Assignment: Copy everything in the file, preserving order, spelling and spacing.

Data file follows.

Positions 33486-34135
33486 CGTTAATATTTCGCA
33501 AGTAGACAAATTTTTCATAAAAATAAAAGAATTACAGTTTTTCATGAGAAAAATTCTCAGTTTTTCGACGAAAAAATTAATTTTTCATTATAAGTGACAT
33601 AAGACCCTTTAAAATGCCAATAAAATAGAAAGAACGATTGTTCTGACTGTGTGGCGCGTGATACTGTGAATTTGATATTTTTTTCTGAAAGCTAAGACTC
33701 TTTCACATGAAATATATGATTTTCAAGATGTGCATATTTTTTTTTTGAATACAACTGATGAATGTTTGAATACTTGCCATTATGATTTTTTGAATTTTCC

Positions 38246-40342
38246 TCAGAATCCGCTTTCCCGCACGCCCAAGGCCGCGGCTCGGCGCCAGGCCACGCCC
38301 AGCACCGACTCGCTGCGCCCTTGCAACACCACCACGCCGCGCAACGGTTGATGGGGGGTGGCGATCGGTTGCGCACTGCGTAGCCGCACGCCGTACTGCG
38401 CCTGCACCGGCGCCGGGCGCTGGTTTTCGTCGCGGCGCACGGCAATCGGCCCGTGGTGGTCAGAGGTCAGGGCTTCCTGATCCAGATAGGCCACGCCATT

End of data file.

Positions 33486-34135
33486 CGTTAATATTTCGCA
33501 AGTAGACAAATTTTTCATAAAAATAAAAGAATTACAGTTTTTCATGAGAAAAATTCTCAGTTTTTCGACGAAAAAATTAATTTTTCATTATAAGTGACAT
33601 AAGACCCTTTAAAATGCCAATAAAATAGAAAGAACGATTGTTCTGACTGTGTGGCGCGTGATACTGTGAATTTGATATTTTTTTCTGAAAGCTAAGACTC
33701 TTTCACATGAAATATATGATTTTCAAGATGTGCATATTTTTTTTTTGAATACAACTGATGAATGTTTGAATACTTGCCATTATGATTTTTTGAATTTTCC

Positions 38246-40342
38246 TCAGAATCCGCTTTCCCGCACGCCCAAGGCCGCGGCTCGGCGCCAGGCCACGCCC
38301 AGCACCGACTCGCTGCGCCCTTGCAACACCACCACGCCGCGCAACGGTTGATGGGGGGTGGCGATCGGTTGCGCACTGCGTAGCCGCACGCCGTACTGCG
38401 CCTGCACCGGCGCCGGGCGCTGGTTTTCGTCGCGGCGCACGGCAATCGGCCCGTGGTGGTCAGAGGTCAGGGCTTCCTGATCCAGATAGGCCACGCCATT